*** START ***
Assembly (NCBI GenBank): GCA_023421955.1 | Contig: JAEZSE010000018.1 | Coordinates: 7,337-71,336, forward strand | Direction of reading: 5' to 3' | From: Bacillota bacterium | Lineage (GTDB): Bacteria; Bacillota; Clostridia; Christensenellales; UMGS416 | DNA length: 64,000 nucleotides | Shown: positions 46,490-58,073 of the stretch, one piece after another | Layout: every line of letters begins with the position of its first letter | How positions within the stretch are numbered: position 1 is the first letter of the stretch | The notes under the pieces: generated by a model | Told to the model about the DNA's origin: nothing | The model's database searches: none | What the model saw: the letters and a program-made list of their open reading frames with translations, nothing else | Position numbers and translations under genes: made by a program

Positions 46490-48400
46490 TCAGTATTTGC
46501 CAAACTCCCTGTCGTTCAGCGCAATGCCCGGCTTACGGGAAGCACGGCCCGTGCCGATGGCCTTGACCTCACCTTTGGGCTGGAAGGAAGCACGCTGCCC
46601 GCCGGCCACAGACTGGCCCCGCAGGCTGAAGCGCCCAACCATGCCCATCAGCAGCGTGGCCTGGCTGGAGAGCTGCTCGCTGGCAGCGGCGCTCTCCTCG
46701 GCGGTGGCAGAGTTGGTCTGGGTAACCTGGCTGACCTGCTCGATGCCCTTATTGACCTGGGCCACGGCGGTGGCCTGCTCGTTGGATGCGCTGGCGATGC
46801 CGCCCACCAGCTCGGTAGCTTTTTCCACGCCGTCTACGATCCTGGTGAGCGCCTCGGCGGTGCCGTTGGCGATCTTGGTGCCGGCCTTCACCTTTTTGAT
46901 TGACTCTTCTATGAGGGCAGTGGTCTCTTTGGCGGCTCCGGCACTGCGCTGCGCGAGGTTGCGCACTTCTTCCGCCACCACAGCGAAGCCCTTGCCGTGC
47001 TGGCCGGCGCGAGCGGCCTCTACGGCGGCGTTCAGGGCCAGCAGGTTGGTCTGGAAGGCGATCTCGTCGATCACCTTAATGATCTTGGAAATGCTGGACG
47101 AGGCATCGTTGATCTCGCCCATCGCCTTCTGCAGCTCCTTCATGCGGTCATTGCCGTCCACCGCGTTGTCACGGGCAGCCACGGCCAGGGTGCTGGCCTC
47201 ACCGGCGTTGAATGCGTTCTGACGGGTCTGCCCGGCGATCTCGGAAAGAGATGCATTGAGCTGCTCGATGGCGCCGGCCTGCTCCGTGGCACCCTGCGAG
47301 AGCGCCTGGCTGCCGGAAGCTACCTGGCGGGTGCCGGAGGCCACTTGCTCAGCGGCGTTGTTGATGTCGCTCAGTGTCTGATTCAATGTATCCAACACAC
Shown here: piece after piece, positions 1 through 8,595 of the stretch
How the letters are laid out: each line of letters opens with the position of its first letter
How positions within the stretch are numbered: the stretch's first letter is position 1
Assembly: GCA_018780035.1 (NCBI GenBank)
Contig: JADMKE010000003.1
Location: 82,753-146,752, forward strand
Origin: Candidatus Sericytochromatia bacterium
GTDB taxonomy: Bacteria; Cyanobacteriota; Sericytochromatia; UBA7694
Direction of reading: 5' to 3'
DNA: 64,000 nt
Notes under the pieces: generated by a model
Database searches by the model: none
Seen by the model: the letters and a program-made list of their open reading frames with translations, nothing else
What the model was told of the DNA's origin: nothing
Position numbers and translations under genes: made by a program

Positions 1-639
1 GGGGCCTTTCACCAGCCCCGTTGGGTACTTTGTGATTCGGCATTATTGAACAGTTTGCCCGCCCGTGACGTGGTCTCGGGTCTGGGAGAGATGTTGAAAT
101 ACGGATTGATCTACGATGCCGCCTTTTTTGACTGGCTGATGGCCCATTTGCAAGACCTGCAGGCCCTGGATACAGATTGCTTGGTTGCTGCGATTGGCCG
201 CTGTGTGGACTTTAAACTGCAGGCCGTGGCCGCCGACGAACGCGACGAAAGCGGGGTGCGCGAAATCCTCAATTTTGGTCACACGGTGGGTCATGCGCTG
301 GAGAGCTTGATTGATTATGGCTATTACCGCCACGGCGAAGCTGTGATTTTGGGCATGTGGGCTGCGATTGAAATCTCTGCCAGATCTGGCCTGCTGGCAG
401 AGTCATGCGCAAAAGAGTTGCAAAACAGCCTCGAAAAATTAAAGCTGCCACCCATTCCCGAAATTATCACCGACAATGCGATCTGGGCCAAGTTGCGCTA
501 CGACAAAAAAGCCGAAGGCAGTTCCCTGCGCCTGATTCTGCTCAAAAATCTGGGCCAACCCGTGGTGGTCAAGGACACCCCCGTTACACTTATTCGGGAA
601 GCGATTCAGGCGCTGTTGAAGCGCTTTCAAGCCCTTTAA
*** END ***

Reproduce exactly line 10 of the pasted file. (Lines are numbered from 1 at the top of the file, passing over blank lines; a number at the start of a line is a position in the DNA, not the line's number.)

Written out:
47101 AGGCATCGTTGATCTCGCCCATCGCCTTCTGCAGCTCCTTCATGCGGTCATTGCCGTCCACCGCGTTGTCACGGGCAGCCACGGCCAGGGTGCTGGCCTC